Portland could go any number of ways here, and GM Kevin Pritchard – who supposedly is telling people he expects to be fired after the draft – is notoriously unpredictable and active on draft day. The Trail Blazers have already dropped one bombshell, reportedly giving $2 million to Golden State to move from 44 to 34 in the second round – an astonishing number, especially three days before the draft when they can’t know who’ll be there at 34. Pritchard loves to go international, and his is about where Seraphin, a young French power forward is slotted to land.


Pick Team Player What Keith Says:
23. Name: Solomon Alabi
Alabi could go higher – to Boston or OKC, potentially – but he isn’t likely to go much lower than this. A 7-foot-1 shot-blocker relatively new to basketball, some think Alabi is at least the equal of last year’s No. 2 pick, Hasheem Thabeet. The Timberwolves, even if they re-sign Darko Milicic and bring 2008 No. 2 pick Nikola Pecovic over from Europe, still would have no one quite like Alabi on the roster.


Pick Team Player What Keith Says:
24. Name: Avery Bradley
The Hawks are likely to lose Joe Johnson to free agency, a hole they will attempt to plug by elevating Jamal Crawford to the starting lineup or luring Josh Childress back from Greece. But there won’t be a better value pick available to them at 24 than Bradley, who could be the most NBA-ready perimeter defender despite his tender age. Bradley should eventually be able to play both backcourt spots.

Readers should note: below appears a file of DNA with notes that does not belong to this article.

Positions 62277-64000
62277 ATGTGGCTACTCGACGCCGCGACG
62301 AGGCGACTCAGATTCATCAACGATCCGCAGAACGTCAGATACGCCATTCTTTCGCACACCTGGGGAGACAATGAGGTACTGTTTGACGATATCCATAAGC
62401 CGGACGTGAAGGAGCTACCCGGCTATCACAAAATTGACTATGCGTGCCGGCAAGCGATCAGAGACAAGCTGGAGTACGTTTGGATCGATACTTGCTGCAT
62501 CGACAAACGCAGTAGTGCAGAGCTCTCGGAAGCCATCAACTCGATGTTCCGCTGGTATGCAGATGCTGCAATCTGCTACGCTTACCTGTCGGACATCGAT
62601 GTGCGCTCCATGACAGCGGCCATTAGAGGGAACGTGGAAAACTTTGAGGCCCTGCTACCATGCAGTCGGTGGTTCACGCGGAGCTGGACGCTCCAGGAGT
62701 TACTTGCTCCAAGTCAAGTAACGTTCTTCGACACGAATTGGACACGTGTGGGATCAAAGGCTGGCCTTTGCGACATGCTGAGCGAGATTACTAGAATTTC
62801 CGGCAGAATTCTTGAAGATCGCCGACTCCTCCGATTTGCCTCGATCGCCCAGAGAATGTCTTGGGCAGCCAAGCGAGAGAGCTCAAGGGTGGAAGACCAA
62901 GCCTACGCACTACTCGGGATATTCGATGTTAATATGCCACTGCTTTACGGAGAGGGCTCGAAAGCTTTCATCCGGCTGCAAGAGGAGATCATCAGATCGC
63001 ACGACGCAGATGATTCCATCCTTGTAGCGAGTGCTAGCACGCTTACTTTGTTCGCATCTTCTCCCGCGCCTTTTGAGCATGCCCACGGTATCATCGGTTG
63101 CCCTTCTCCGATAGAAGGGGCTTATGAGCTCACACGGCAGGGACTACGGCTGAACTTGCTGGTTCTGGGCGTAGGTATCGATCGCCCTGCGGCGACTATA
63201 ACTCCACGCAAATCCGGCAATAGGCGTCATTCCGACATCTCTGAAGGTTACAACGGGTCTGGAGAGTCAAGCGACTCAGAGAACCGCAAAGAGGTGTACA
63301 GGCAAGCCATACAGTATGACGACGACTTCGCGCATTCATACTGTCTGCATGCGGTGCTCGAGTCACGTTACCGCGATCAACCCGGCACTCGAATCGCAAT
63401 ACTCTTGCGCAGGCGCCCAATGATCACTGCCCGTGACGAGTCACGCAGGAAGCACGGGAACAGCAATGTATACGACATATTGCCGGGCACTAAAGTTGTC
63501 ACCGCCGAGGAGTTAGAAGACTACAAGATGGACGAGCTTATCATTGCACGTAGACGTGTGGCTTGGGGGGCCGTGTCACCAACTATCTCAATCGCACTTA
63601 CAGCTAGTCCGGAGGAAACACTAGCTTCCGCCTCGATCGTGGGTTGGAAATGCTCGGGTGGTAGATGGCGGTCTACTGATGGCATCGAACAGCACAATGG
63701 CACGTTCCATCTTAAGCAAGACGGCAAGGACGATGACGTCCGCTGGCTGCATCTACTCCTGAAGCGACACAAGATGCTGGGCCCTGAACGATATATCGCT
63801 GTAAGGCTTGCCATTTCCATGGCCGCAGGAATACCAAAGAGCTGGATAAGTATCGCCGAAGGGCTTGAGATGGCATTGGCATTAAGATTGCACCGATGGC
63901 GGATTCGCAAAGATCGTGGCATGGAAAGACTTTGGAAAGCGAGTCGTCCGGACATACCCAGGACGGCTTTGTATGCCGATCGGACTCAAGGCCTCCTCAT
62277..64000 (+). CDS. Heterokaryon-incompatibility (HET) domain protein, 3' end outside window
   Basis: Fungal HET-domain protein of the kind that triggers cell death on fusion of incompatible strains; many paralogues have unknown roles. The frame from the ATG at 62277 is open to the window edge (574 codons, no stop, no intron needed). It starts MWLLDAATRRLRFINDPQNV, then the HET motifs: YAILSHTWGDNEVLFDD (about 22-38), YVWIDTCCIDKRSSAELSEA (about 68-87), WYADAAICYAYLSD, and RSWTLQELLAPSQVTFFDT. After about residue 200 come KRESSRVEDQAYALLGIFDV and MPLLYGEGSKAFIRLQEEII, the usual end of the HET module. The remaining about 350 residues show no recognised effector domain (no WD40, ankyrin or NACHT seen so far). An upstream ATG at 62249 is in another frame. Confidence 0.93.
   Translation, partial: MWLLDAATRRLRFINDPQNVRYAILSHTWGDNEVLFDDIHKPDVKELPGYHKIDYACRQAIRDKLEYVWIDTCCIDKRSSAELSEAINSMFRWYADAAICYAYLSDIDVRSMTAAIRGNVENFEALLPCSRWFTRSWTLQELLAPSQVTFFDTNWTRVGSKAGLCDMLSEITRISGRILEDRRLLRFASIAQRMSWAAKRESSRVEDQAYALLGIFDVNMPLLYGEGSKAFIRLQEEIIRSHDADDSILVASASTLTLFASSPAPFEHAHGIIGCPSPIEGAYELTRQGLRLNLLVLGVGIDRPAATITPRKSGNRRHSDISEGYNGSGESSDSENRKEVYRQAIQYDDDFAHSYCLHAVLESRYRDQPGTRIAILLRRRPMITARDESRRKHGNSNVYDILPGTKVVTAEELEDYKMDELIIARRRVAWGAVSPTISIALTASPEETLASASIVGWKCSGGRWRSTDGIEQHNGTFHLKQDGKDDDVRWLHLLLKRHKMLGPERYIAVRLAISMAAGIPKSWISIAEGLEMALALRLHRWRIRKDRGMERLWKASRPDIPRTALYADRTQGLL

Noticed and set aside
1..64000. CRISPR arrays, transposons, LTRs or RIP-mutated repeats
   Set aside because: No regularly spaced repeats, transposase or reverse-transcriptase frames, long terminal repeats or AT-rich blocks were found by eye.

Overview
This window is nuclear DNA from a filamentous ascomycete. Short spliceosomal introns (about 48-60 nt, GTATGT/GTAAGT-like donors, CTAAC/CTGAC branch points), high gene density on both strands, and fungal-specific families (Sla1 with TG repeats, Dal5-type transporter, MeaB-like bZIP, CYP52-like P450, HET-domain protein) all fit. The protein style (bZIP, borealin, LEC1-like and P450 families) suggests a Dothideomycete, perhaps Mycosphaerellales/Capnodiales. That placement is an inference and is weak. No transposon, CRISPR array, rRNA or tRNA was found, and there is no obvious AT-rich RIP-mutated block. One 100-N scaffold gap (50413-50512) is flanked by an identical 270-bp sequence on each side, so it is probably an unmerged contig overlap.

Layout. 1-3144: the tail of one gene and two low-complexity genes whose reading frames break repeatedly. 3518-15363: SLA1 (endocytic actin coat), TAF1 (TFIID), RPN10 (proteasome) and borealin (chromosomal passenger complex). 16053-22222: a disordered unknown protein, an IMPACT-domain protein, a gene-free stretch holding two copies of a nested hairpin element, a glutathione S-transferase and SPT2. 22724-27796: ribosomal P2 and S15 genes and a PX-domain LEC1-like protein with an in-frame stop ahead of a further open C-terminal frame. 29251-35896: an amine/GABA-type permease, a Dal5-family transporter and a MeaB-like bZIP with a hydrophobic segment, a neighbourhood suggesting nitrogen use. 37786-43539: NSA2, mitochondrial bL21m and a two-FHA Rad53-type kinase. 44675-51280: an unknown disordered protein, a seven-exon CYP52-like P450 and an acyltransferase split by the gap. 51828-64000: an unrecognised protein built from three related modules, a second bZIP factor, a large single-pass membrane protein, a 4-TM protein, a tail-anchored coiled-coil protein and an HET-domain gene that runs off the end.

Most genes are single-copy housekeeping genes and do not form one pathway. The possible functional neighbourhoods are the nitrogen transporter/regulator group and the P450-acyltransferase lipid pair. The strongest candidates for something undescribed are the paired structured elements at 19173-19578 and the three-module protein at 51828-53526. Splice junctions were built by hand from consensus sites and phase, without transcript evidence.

Pick Team Player What Keith Says:
25. Name: Armon Johnson
The Grizzlies keep looking for someone who can beat out Mike Conley at point guard but haven’t found him yet. Johnson would give them the size at the position Conley lacks and his athleticism would play well next to O.J. Mayo and Gay, if he is retained as a restricted free agent. The Grizzlies are tough to read, though, as owner Michael Heisley injects himself haphazardly into the decision-making process.


Pick Team Player What Keith Says:
26. Name: Daniel Orton
The hometown kid has been linked to the Thunder with their pick at 21, but questions about his knee – he missed much of his senior year of high school with an injury that flared again during his only season at Kentucky – and decision-making have pushed him out of the lottery and down to the bottom rungs of the first round. Hard to go wrong here on a player with the size and skill level of Orton, despite limited college exposure.


Pick Team Player What Keith Says:
27. Name: Dominique Jones